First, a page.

The Action Plan, the result of several years’ hard work and genuine (for once) consultation, is pragmatic, and takes important steps forward. The first is “integrated provision” – specialised, school-based units that allow children, whose behaviour prevents learning, to be removed from the classroom to a place where they can no longer harm others, and can be taught. Next, off-site provision, badly run down since Warnock, is to be extended. The preferred system of special MATs rather than LAs will prevent local ideologues from determining policy, as will a national qualification for SENDCOs, though it is not clear where the expertise to run either is going to come from. Funding helps, but improvement will take time.
Which brings us back to that long-ago conversation with the deputy head of the often-rebadged Beaufoy School in Lambeth, and the teaching of reading. A child who can’t read knows that they can’t achieve success and satisfaction in most of their school work, and this is a major, unrecognised, cause of frustration, misbehaviour, and bullying of other pupils and of teachers, which gives an alternative feeling of success. As one pupil put it in the BBC series Tough Young Teachers, “It’s about the power of winning.” The conveyer belt to prison begins with failure to learn to read, via truancy – why go to school if you can’t learn anything? – and crime. I told this to Labour’s Jack Straw in the early 90s, and the drugs trade makes it still more true today.
Yet the prevalent view of teacher trainers and academic activists is the comment of Professor Becky Francis that grouping children according to their learning needs and abilities is “symbolically violent”. This reflects an unsupported remark by the Warnock Committee that children learn as much incidentally as from teaching. What they will not learn in this way is how to read, write and carry out the basic mathematical activities that are essential to modern life. The truth is that the teaching of reading has been sacrificed to this goal of inclusion throughout the educational establishment, so that there is almost no expertise in teacher training, professional and voluntary organisations, the DfE, the EEF, or anywhere else on the teaching of reading to children for whom it is not a straightforward process.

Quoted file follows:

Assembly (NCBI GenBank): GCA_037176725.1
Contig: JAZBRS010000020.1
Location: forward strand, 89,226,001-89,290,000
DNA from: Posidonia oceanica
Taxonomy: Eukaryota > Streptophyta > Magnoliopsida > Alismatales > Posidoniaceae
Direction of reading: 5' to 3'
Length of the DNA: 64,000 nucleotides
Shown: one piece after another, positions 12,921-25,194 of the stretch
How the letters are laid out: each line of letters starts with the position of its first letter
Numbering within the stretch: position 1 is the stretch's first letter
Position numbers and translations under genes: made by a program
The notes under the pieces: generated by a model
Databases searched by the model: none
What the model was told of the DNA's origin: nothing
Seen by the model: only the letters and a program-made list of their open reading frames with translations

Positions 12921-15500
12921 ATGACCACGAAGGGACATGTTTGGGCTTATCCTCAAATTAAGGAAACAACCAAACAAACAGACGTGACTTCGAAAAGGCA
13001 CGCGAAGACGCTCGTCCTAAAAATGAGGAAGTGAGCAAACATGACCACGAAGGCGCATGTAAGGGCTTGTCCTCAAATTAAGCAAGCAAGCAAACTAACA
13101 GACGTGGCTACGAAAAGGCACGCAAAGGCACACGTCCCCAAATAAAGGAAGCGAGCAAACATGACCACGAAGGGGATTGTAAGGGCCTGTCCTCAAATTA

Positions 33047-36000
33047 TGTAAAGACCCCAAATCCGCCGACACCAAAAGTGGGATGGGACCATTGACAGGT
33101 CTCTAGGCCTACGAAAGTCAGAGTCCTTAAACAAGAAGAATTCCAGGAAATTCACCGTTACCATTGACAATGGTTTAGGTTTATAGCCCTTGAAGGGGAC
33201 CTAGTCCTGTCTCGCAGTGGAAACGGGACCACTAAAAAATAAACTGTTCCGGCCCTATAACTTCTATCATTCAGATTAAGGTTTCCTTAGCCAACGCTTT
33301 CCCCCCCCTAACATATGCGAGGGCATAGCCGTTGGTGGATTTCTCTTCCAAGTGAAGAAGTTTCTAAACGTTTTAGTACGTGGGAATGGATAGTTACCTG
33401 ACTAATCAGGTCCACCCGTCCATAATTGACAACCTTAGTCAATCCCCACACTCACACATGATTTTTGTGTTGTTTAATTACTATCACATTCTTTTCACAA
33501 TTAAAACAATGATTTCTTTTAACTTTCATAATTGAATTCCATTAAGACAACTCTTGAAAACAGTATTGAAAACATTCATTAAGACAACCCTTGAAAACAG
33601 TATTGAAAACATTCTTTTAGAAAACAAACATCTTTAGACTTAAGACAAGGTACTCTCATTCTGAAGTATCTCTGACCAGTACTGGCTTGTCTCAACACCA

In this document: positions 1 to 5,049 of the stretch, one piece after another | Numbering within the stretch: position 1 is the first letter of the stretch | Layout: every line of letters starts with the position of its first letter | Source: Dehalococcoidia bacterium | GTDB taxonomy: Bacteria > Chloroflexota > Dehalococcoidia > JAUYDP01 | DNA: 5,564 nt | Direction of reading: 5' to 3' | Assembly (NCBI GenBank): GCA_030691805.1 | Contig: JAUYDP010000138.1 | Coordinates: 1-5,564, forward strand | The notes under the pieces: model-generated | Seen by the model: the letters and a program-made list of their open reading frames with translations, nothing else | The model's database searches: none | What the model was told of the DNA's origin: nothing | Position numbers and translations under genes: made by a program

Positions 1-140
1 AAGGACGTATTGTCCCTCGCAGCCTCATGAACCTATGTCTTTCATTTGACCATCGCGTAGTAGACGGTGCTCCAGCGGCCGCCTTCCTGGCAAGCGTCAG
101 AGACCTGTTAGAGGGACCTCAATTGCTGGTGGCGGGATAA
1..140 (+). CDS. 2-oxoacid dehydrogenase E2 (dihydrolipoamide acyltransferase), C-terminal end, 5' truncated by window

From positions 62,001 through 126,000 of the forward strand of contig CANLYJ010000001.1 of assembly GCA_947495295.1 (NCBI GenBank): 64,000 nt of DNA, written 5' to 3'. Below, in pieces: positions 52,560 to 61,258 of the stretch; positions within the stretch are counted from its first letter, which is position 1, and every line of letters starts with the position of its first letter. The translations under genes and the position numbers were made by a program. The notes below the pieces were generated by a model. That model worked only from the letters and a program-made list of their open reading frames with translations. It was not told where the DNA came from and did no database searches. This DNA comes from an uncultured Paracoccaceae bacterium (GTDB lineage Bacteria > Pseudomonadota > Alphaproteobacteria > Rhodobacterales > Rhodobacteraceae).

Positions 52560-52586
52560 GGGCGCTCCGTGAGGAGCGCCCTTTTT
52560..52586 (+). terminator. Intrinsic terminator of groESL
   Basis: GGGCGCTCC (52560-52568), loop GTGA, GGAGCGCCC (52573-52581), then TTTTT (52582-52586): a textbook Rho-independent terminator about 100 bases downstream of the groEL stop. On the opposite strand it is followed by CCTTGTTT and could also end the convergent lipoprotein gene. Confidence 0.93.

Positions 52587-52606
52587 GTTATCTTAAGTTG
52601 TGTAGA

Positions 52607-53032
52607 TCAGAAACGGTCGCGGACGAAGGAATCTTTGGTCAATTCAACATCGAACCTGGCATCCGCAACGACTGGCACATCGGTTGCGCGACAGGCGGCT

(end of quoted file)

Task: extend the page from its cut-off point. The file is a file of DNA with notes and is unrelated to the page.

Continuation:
Phonics are fundamental, but enabling these children to move beyond associating one letter to each sound – essential, as some letter patterns in English are based on the sounds of other languages – requires closely-focused, bespoke teaching that has almost disappeared. A child who can’t read knows better than anyone else that they can’t achieve success and satisfaction in most of their school work, and this is a major, unrecognised, cause of the extreme behaviour that is making teachers’ lives a misery. This paper that I’ve submitted to the DfE and the Chartered College of Teaching, offers one effective way of tackling the problem.
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Author: John Bald